The boy thought about this for a moment and then asked ‘Grandfather - which wolf wins?’
The old man quietly replied ‘The one you feed.’


...thanks to everyone who's pointed out that the Your Car Is German email I received from Peter and quoted in posting 407 had also been sent to me by Dave - and used in posting 394.

I'm getting old...


Post comments on this blog or email me:  truckshunters@googlemail.com


Bentonbag said...

Words to the Wise:
When I split up with my first 'serious' boyfriend there were plenty of people with helpful comments about the size of marine fish stocks. My mother, on the other hand, came out with "Never mind pet, remember, time wounds all heels."
"God's mills grind exceeding slow but they grind exceeding fine"
which she nicked from Thomas Hood's Song of the Shirt.

Best wishes to you and Serge - we can only hope you'll be posting photos of the nurse's uniform soon.

Ellie said...

Oh all the very best for a speedy recovery Serge -

Hildie said...

Over the last few days, Ian and Brenda have been getting me thinking back to what my nana and my mam used to say. Here are a few that I've come up with -

Were you born in a field?

If you eat that, you'll get worms.

If you don't dry your hair properly, you'll get pneumonia.

Your face'll stay like that if the wind changes.

If Margaret Temperley jumped off a bridge, would you?

And .... my favourite ....
Don't eat cucumber late at night, it'll lay on your chest.14ntialiam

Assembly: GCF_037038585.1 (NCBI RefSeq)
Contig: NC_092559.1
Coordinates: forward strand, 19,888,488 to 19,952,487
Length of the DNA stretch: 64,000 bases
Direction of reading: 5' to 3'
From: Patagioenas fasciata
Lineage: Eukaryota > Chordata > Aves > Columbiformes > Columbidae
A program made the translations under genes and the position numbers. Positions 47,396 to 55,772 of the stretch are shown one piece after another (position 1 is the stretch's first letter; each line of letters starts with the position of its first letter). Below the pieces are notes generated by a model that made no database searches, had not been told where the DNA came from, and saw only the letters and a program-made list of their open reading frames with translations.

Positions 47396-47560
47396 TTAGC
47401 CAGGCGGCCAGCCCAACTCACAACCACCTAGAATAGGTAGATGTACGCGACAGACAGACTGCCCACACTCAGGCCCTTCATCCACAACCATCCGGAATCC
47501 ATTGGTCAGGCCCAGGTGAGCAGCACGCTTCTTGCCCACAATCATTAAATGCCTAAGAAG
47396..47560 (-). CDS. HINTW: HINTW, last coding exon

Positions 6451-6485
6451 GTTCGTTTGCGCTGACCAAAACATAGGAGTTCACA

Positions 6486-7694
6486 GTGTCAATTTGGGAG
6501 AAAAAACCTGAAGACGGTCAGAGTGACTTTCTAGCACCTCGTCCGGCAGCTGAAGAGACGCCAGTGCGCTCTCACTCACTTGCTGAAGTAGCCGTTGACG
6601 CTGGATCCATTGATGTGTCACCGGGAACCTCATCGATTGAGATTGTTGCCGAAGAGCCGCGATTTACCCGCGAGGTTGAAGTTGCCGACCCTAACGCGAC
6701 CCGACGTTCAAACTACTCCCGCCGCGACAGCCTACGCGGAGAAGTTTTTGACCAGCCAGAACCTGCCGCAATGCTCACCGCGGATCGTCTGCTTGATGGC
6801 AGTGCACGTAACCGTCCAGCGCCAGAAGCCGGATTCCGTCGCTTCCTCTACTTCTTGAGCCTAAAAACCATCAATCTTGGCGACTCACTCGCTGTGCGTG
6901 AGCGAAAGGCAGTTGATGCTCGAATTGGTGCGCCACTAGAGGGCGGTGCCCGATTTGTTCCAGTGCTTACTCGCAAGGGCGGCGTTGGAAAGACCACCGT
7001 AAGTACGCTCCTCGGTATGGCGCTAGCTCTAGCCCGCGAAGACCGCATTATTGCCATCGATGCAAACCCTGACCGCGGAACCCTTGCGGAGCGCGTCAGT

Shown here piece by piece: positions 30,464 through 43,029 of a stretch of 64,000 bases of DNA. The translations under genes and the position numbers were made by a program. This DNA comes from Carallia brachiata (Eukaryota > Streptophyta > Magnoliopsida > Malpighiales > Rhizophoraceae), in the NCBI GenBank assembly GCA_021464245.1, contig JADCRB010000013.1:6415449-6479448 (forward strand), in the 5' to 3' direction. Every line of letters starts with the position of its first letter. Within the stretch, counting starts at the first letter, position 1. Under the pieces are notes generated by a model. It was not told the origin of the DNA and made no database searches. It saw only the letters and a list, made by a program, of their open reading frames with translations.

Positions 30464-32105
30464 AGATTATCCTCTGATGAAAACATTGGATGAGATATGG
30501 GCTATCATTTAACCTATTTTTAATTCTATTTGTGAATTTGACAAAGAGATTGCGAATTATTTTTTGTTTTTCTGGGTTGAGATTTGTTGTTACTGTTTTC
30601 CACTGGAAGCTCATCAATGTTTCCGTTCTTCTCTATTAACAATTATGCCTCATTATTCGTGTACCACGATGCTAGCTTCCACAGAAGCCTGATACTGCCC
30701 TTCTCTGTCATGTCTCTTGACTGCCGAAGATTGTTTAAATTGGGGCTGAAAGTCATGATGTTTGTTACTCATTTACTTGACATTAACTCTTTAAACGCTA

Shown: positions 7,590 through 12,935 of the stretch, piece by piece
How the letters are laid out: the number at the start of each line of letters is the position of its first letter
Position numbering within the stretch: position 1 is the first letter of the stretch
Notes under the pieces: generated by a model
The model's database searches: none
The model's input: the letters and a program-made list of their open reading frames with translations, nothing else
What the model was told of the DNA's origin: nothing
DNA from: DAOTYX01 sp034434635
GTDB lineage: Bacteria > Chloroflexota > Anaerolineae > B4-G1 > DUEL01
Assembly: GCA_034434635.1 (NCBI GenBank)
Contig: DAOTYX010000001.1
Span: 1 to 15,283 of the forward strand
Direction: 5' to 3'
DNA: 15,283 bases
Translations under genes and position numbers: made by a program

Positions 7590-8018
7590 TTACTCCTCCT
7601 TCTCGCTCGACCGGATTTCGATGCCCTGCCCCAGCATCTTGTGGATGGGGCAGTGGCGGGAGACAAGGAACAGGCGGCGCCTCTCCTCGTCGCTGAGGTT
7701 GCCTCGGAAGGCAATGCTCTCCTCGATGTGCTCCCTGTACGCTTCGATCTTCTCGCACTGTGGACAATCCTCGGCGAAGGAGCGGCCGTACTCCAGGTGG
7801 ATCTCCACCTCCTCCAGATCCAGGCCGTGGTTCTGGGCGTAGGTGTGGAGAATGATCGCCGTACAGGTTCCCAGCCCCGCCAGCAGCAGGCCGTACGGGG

Hildie said...

There exists one, and only one, Radio Newcastle programme
that I still listen to. It's Michael Poulter's programme 7 till9 on Sunday evenings. It exists at the minute .... but Sid was in touch with me today to tell me that Radio Newcastle is changing it's weekend schedule at the end of the year ... so I don't know if Michael's programme is safe from the cuts.

Incidentally, in the (almost four) years since our beloved Ian's 'Nightshift' ended, we Truckshunters have used the programme as one of the ways we keep in touch with one another.
Over the years we have sent in little mentions or birthday requests for one another. Not everyone who reads the blog will be aware of this ..... but, anyway, now you know! And if you'd like to do as we have been doing - then you'd better get in quick, before the cuts!

I love how our Truckshunter family (made up purely of Ian's ex-listeners) has stuck together and continued to have fun after all this time.

I'm after some news of Nev - and of J. Arthur Smallpiece - and of Maureen - and of Vivienne if anyone has any.

And still I wait or Truckshunters Martin and Peter to turn up on the blog! Dave Shannon finally did .... so it's never too late, boys!

Hildie said...

Hi Kev .... hope you don't mind - it's just me picking your brains again ....
if I use the HTML tag < b >
my comment appears in bold print
and if I use the < i > tag
the comment appears in italics .....
but can you tell me what happens if I use the < a > tag?

Kev said...

The tag is an HTML Anchor. It is primarily used as a hypertext link. The link can be to another page, a part of a page or any other location on the web.

Anonymous said...

Thanks, Kev!
Je ne comprend pas .....
except to say I know now
not to use it :-)
and I wouldn't have known that
without you!

Ian Robinson said...

Good grief!

Vivienne said...

Hi Folks!

Yes, I'm still around but have been really busy recently doing extra work for the National Trust and also trying to sort out my cluttered house and new laptop. Cherryburn & George Stephenson's Birthplace have both closed for the winter season so I have more time on my hands to catch up with your news.

I'm very sorry to learn about Serge's accident. You must be in a lot of pain and discomfort, Serge. I wish you a speedy recovery. I'm sure Ian's tender loving care will help...maybe!!!

Lots of love to you all,
Vivienne xxx